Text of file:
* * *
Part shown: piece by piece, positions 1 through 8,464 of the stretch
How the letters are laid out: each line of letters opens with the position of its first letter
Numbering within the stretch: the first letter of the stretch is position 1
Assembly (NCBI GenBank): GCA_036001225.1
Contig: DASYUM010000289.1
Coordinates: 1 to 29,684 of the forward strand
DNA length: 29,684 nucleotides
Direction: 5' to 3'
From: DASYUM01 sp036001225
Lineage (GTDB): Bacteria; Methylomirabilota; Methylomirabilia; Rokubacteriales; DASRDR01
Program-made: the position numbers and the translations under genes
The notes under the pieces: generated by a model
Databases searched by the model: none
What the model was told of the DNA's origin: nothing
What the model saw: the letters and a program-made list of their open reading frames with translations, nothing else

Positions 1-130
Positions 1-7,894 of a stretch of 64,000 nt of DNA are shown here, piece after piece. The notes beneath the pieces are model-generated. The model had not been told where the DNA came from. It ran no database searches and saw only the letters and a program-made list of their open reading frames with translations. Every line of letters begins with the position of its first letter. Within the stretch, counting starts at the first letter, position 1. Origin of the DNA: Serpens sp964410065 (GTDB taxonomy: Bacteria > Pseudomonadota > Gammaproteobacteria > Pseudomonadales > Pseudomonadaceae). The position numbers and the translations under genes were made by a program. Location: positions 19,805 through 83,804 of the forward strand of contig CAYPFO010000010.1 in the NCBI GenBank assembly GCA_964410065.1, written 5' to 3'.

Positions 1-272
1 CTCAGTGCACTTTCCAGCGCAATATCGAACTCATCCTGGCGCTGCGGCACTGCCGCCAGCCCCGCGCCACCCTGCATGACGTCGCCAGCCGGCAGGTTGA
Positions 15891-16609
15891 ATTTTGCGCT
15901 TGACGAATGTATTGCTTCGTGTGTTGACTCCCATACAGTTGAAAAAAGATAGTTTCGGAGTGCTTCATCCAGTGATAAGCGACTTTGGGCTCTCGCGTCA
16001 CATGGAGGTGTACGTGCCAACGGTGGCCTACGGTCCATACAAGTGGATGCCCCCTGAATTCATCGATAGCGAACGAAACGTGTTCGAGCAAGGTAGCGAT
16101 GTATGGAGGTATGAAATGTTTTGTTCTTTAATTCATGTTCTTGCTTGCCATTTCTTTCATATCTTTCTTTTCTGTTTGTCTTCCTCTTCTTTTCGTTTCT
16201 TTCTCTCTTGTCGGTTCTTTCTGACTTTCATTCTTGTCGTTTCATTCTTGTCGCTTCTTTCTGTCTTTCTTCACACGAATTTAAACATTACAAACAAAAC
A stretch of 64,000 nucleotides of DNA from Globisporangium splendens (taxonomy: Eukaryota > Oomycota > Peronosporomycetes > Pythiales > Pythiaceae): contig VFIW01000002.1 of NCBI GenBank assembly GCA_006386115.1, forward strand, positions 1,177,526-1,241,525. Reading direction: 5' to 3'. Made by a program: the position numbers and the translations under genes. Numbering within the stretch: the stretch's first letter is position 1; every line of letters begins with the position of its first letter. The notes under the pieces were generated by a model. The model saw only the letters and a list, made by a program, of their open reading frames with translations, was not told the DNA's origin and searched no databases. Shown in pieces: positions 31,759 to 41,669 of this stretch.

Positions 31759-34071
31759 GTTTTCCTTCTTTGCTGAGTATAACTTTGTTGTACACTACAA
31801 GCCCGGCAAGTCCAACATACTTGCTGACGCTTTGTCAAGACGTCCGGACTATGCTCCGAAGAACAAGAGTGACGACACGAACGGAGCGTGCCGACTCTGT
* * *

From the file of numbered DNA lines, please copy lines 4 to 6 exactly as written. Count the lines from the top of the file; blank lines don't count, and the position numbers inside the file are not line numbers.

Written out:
Assembly (NCBI GenBank): GCA_036001225.1
Contig: DASYUM010000289.1
Coordinates: 1 to 29,684 of the forward strand